I saw New York-based composer (and former Battles member) Tyondai Braxton last week, performing at his record release show at National Sawdust Co. in Brooklyn. Anticipating his set, I remembered reading about him playing guitar surrounded by crazy pedals, manipulating loops and out-of-this-world sounds, and was expecting to see that. But his recent work, which you can hear on the Oranged Out EP, is analog synth stuff. It’s noisy, glitchy, and sometimes beautiful, especially with the glitchy visuals projected behind him, accompanying the work, .
26 (my age) has been an interesting year for me so far. A lot of the indie bands I read these days about seem so young, and the music they play feels cartoonish, like the musical equivalent of Archie comics. That’s not to say there’s anything wrong with it (or Archie comics) – I just don’t relate to it the way I used to. But New York is great because, among other things, it’s still called home by some of the most interesting, mature, forward thinking musicians and composers in the world, from Philip Glass and Steve Reich to the weirdos in bands like Oneida and Zs (the latter of whom also played a great set at National Sawdust Co. that night). I consider Braxton to be in that category of music makers.
I’ve been a fan of Braxton’s ever since coming across his name when I first read about Battles. It’s a shame he’s not still playing with that also-incredible crew anymore (playing along to sampled recordings just isn’t as good as performing with Braxton as a vocalist), but I can’t complain that he’s not still making great work.
My favourite little theatre in Williamsburg, Spectacle, is playing this 1974 biker movie J.C. this month, so I decided to check it out. Yes, the guy is supposed to be like Jesus, but only sort of. Despite being kind of an insane movie, J.C. is actually incredibly enjoyable and features a strong social commentary.
The basic plot is that J.C. left his small Southern hometown when he was young to go off and become a biker vagabond travelling the country with his motley crew. One day he gets a little sick of the road and decides he and his gang are going to go back to his hometown to hangout with his sister, who he hasn’t seen in a while. Of course, the townsfolk and the two policemen in town don’t take too kindly to these hairy, non-comformist biker types. The bikers tell them they don’t want no trouble, and indeed, they are a very well-behaved bunch, but the townspeople just don’t like the look of ‘em and decide they’re not going to give them any rest until they’re gone.
J.C. has a black friend, and in an unfortunate instance of timeliness, the police arrest him for some b.s., lock him up and repeatedly beat the crap out of him. J.C. and his crew try and negotiate with the police to let him go, but it doesn’t go anywhere. The bikers say they’ll leave town and never come back if the police just let him go. No deal. Eventually the bikers try to break him out…and all hell breaks loose.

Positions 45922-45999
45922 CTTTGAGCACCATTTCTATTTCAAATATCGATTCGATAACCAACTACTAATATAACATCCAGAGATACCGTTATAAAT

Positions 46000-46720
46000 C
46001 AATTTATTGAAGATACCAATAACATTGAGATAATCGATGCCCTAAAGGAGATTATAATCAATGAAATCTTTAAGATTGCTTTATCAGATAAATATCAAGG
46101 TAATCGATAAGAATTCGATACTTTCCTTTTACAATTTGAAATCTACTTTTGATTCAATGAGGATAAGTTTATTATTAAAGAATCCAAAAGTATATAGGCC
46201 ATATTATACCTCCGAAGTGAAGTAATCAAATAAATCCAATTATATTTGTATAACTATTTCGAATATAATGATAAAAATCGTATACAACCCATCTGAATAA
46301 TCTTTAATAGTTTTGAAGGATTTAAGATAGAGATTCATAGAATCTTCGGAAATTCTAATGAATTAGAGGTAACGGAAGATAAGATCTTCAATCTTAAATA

The whole Jesus angle doesn’t get too deep a treatment in the film, but J.C. is a simple, relatively well-made film with strong characters. It deals with issues like intolerance – both of people’s race and lifestyle – in a blunt, effective way. I especially took note of how the barely-challenged power of the police seemed to be a corrupting force, and how defensively both the police and townsfolk reacted to anything outside of their ordinary, accepted culture. That being said, this is still a cheap grind house movie and there are plenty of WTF moments – as in any good grindhouse film. After Easy Rider, I’d say J.C. is now my favourite biker movie.
Considering how much people love the idea of giant robots fighting, of course Pacific Rim couldn’t be the first movie to show that on film. I don’t know if Robot Jox was the first, but it’s the kind of movie that simply had to exist: an 80s/90s B-movie with bad acting and cheap special effects in which giant robots (or mechs, really, since they have human pilots like in Pacific Rim) fight each other. Even better: America beats the Soviet Union. And thankfully it was directed by B-movie master Stuart Gordon (Re-Animator, From Beyond).
The plot is that in the future there are no more wars – when countries have a dispute, they send in their best mech pilots to fight each other and whoever wins wins. America has this pilot Achilles (Gary Graham) who’s a real hot shot. He has to fight the Ruski’s hot shot Alexander (Paul Koslo) to decide who gets Alaska. There’s also a girl involved named Athena (Anne-Marie Johnson) who’s a real bad-ass. The love story between Achilles and Athena is kind of lame, but the heart of the movie is the frenemy bromance between Achilles and Alexander. Forgetting all that though, the reason to watch this is for the cheese factor and fairly impressive non-CGI robot fighting. And Robot Jox has plenty of both.
Magical Power Mako was a dude named Makoto Kurito who started recording and releasing some really cool, weird Japanese psychedelic rock in the early 70s. I stumbled onto his best known work today, the 1975 album Super Record, and was totally enthralled. While there’s a lot of cool Japanese psych stuff from the 60s and 70s onward, what set Mako’s stuff on Super Record apart for me was that, like his early 70s home recordings that were later released as the HAPMONIYM box set in 2002, Super Record feels like a cool collage of weird, stylistically all-over-the-place music. It doesn’t feel like an album that was made to sell or impress anyone – it feels homey, intimate and diy. It’s also fairly mystical outsider music, and reminds me in that sense of Joachim Skogsberg‘s Jola Rota, which has a similar sensibility.
Since I just found Mako today, I haven’t had the chance to check out his other albums – which appear to be a bit less streaming-friendly – but hopefully I’ll get to them soon.